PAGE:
A Message from Sam: After the Flood
“If you have never seen a flood, you do not know what awful is.”
– Will Rogers
“No tengo manos sino suyos.” (“I have no hands but yours.”)
-Inscription under a handless statue outside of a San Diego church
On Feb. 21, San José experienced its worst flooding in a generation. In a matter of hours, rising water forced thousands of families to flee their homes, often with no property other than what they could carry.
In the weeks since, I’ve talked to hundreds of our neighbors whose lives have been forever changed. I have heard many heart-wrenching stories. I talked with a young mom struggling to keep her newborn healthy in our emergency shelter. I met a gardener who’d bought a used truck just days before the flood made it — and all of the uninsured equipment upon which he depends for his livelihood — inoperable. Their emotions — the loss, the anger, and disbelief — are shared by thousands of neighbors.
In the wake of this tragedy, my consistent message has been simple: As San Jose’s Mayor, I take responsibility for the City’s failure to better warn our residents. As a result, we have focused our energies on two objectives: first, fixing these problems to avoid another disaster like this one, and second, helping flood-afflicted families get back on their feet.
Here’s what we’re doing:
First, we must vastly improve our communication with residents to ensure they can better prepare for such disasters. A month ago, on March 9, I held a special City Council meeting, at which we outlined an After Action Plan for ensuring that we better alert residents about the potential for flooding — by getting out to the neighborhoods earlier, with more detailed information, in multiple languages and by putting “boots-on-the-ground.” Two weeks ago, I issued my March Budget Message, which calls for greater investment in emergency preparation and response. We have worked with critical partners in this effort, such as by supporting the County of Santa Clara’s plans to transition to an improved emergency alert system. We are also working with Water District officials to better understand how we can support their efforts to improve their flood prediction models and enhance flood protection and mitigation for vulnerable, low-lying neighborhoods along Coyote Creek.
Second, we have focused our energies on getting our flood-afflicted families back on their feet again. Hundreds of our city employees have worked tirelessly through the evenings and weekends: parks teams leading thousands of volunteers in neighborhood cleanup crews, building inspectors clearing thousands of homes for safe entry, and housing officials identifying apartments and short-term options for displaced families. Our non-profit partners — particularly Catholic Charities, Sacred Heart Community Services, and the Silicon Valley Community Foundation — have provided critical financial assistance and casework. We’ve reached out with public calls for help, and many have responded: apartment owners holding vacant units for our families, local auto-dealers helping residents repair and replace vehicles lost in the flood, and non-profits like ReBuilding Together and Habitat for Humanity assisting struggling homeowners with critical repairs.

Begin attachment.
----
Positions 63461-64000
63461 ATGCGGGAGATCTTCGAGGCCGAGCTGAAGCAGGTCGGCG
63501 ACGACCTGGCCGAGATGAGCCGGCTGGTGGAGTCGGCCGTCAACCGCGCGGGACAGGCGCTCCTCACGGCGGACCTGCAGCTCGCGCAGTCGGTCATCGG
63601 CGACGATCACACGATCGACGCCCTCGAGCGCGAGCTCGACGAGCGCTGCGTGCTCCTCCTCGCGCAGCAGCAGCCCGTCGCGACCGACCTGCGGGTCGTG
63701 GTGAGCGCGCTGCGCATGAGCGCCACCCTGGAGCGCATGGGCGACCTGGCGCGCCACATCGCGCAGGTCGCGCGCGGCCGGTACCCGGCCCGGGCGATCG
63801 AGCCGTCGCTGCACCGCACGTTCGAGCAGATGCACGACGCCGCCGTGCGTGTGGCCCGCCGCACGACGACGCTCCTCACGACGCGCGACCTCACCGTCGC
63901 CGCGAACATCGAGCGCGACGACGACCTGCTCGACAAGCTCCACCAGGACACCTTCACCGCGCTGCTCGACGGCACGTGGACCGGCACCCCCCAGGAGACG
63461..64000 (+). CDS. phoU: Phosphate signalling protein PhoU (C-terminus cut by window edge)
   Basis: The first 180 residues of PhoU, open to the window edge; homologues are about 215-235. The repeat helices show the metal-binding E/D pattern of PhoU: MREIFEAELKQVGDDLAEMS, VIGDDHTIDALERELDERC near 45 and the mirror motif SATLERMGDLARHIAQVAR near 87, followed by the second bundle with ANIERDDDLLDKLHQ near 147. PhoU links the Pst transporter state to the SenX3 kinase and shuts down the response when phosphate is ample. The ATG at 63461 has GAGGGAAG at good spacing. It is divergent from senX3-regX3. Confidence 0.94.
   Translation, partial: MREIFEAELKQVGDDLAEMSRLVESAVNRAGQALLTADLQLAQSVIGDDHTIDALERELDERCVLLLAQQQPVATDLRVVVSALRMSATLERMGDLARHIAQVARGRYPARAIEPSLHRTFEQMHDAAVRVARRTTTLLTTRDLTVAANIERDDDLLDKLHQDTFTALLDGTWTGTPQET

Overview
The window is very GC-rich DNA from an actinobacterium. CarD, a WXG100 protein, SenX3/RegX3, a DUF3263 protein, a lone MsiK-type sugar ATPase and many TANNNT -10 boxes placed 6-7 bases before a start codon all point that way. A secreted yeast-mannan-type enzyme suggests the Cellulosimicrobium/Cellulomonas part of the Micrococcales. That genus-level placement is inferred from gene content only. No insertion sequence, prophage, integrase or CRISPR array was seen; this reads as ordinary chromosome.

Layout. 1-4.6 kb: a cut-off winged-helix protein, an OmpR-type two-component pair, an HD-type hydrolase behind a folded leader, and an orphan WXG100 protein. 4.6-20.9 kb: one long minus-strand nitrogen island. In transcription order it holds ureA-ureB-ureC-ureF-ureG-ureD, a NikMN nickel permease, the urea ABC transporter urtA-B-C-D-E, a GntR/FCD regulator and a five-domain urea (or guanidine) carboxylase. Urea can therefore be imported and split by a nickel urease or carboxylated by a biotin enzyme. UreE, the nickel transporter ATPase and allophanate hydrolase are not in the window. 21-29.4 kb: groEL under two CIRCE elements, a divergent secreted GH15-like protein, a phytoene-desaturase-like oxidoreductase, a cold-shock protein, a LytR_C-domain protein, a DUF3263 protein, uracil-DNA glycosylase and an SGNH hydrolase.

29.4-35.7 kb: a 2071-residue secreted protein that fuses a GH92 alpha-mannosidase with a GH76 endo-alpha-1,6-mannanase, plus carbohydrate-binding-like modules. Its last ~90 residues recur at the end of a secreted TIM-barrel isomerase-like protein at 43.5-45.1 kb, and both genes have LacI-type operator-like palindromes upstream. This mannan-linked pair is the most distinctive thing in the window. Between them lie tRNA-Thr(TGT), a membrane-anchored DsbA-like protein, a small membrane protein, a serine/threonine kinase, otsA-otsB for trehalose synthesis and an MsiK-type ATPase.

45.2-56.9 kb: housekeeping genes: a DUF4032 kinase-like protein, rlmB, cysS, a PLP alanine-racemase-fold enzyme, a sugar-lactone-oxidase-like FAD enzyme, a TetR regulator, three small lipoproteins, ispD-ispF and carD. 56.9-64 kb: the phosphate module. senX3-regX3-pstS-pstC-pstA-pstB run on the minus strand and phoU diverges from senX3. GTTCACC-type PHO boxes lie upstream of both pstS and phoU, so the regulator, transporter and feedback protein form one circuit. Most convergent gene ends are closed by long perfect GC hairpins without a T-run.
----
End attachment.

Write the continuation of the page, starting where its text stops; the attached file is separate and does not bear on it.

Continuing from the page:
This brings us to a point too easily overlooked: Despite all of the dark challenges of recent weeks, we have seen grace at work in and among our resilient community. Our heroic firefighters safely rescued 350 residents from flooded neighborhoods — without any loss of life or serious injury. When Paul Pereira on my team reached out to key community leaders to help gather volunteers for our neighborhood cleanups, more than 4,000 residents responded, giving up their weekends to help lift their neighbors. More than 3,000 individual and corporate donors — including philanthropist Kieu Hoang — have generously pledged $6.6 million that families are using to pay rent, security deposits, and for other necessities.
Our community’s response to this tragedy reminds me why I love San José. Your support testifies to our city’s resiliency and character.
We will not let up, however, until we find stable housing for all of our displaced families, and each of our impacted neighbors can get back on their feet. Please join me to make this vision a reality.
- If you can donate to help a struggling family, please give to our flood victim relief fund that will be directly distributed to victim’s families-without a single dollar used for city bureaucracy or fees. Visit https://www.siliconvalleycf.org/sjflood#DonateOnline or call (650) 450–5400.
- If you have a car that you no longer need, please consider donating your used vehicle to Goodwill of Silicon Valley, who will help deliver it in safe working condition to a family in need. Visit Goodwill’s website or Facebook page or call (408) 869–9101.
- If you have an apartment that you can make available to a flood-displaced individual or family, please list that apartment by visiting http://www.scchousingsearch.org/ or calling 1–877–428–8844.
Working together, we will ensure that our community emerges from this tragedy safer and stronger than ever. #WeAreSanJose